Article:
This book provides a guide to the conceptual and practical knowledge principals, superintendents, and other school leaders need to implement evidence-based educational innovations.
Wallace, F., Blasé, K., Fixsen, D., & Naoom, S. (2008). Implementing the Findings of Research: Bridging the Gap between Knowledge and Practice. Educational Research Service.
Based on the available research, and the authors experiences with training and supervision in manual-based treatments, they discuss practitioners' most common concerns.
Addis, M. E., Wade, W. A., & Hatgis, C. (1999). Barriers to dissemination of evidence‐based practices: Addressing practitioners' concerns about manual‐based psychotherapies. Clinical Psychology: Science and Practice, 6(4), 430-441.
This document contains 13 articles concerned with the best practices in the supervision of school psychological services.
Allison, R. (2002). Best practices in supervision of school psychology staff. Best practices in school psychology IV, 115-130.
The report provides foundational knowledge needed to examine and understand the potential contributions of online learning to educational productivity, including a conceptual framework for understanding the necessary components of rigorous productivity analyses, drawing in particular on cost-effectiveness analysis as an accessible method in education.
Bakia, M., Shear, L., Toyama, Y., & Lasseter, A. (2012). Understanding the implications of online learning for educational productivity. Washington, DC: U.S. Department of Education. https://tech.ed.gov/files/2013/10/implications-online-learning.pdf
Describes the ways in which accountability methods were built into practicum experiences for specialist- and doctoral-level school psychology trainees at the University of Cincinnati.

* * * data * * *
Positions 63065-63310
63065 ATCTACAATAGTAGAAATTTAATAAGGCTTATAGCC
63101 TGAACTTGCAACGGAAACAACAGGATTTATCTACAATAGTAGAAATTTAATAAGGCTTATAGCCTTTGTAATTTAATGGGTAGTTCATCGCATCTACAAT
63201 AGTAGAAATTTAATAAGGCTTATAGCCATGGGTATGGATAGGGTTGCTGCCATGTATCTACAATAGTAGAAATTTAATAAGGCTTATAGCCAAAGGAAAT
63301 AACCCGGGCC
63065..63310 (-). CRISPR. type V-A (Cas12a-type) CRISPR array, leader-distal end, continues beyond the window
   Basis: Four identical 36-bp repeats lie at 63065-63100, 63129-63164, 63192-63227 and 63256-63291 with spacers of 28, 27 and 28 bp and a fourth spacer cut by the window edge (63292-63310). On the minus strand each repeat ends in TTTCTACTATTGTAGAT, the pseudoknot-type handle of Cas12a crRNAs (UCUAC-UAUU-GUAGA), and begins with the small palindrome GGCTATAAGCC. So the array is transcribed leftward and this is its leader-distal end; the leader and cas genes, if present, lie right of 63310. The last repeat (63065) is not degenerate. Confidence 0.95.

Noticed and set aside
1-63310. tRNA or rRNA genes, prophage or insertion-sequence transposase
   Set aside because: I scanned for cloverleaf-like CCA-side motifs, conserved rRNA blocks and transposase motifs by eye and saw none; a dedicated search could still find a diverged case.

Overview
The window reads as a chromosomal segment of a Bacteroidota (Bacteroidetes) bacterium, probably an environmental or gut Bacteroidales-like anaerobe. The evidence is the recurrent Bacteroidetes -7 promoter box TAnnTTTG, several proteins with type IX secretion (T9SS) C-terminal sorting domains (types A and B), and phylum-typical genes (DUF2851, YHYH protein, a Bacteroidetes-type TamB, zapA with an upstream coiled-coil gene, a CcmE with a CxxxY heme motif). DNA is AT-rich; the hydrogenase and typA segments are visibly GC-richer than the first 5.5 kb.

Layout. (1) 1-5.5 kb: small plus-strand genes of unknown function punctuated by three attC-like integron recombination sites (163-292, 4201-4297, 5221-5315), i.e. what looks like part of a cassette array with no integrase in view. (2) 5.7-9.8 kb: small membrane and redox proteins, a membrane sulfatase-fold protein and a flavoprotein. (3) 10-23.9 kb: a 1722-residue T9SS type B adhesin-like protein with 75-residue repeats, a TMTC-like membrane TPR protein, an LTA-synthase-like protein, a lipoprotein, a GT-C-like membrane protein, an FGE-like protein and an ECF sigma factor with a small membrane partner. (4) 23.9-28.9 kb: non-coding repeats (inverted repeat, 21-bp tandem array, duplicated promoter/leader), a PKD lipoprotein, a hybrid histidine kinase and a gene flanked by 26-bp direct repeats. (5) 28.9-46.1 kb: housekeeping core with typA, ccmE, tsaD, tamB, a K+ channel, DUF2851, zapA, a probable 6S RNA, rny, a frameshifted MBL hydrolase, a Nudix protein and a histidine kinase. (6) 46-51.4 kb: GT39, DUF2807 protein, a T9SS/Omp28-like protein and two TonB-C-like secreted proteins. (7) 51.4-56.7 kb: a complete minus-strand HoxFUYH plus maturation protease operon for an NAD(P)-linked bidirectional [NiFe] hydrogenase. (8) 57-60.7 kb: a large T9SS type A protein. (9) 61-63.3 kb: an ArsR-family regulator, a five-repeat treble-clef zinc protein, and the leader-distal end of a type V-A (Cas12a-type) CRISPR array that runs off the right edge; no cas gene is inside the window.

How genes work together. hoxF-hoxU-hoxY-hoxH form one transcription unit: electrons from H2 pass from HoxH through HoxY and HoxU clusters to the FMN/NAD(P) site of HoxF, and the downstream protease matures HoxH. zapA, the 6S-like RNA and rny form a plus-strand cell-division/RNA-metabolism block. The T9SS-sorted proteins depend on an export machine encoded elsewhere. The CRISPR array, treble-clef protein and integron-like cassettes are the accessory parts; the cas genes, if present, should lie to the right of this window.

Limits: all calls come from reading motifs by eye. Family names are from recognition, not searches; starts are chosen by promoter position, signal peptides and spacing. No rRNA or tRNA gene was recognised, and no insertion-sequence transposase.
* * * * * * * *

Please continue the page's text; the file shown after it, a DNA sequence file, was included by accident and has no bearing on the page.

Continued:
Barnett, D. W., Daly III, E. J., Hampshire, E. M., Rovak Hines, N., Maples, K. A., Ostrom, J. K., & Van Buren, A. E. (1999). Meeting performance-based training demands: Accountability in an intervention-based practicum. School Psychology Quarterly, 14(4), 357.
This Guide seeks to provide assistance to educational practitioners in evaluating whether an educational intervention is backed by rigorous evidence of effectiveness, and in implementing evidence-based interventions in their schools or classrooms.
Baron, J. (2004). Identifying and Implementing Education Practices Supported by Rigorous Evidence: A User Friendly Guide. Journal for Vocational Special Needs Education, 26, 40-54.
The Hexagon Discussion and Analysis Tool helps organizations evaluate new and existing programs and practices. This tool is designed to be used by a team to ensure diverse perspectives are represented in a discussion of the six contextual fit and feasibility factors.
Blase, K., Kiser, L. and Van Dyke, M. (2013). The Hexagon Tool: Exploring Context. Chapel Hill, NC: National Implementation Research Network, FPG Child Development Institute, University of North Carolina at Chapel Hill.
The OSEP conference brought together people with different perspectives on LD (parents, researchers, practitioners, and policymakers) and resulted in this book, which examines the research on nine key issues concerning the identification of children with learning disabilities.
Bradley, R., Danielson, L., & Hallahan, D. P. (2002). Identification of learning disabilities: Research to practice. Routledge.
An overview of the many types of studies that fall into the qualitative design genre is provided. Strategies that qualitative researchers use to establish the authors’ studies as credible and trustworthy are listed and defined
Brantlinger, E., Jimenez, R., Klingner, J., Pugach, M., & Richardson, V. (2005). Qualitative studies in special education. Exceptional children, 71(2), 195-207.
This book provides practitioners with a complete guide to implementing response to intervention (RTI) in schools.
Brown-Chidsey, R., & Steege, M. W. (2011). Response to intervention: Principles and strategies for effective practice. Guilford Press.
The authors discuss the emergence of the evidence-based practice movement and the challenges of integrating what we know from scientific research into daily practice with children and families.
Buysse, V., & Wesley, P. W. (2006). Evidence-Based Practice: How Did It Emerge and What Does It Mean for the Early Childhood Field?. Zero to Three (J), 27(2), 50-55.
The National Board for Professional Teaching Standards (NBPTS) assesses teaching practice based on videos and essays submitted by teachers. They compared the performance of classrooms of elementary students in Los Angeles randomly assigned to NBPTS applicants and to comparison teachers.
Cantrell, S., Fullerton, J., Kane, T. J., & Staiger, D. O. (2008). National board certification and teacher effectiveness: Evidence from a random assignment experiment (No. w14608). National Bureau of Economic Research.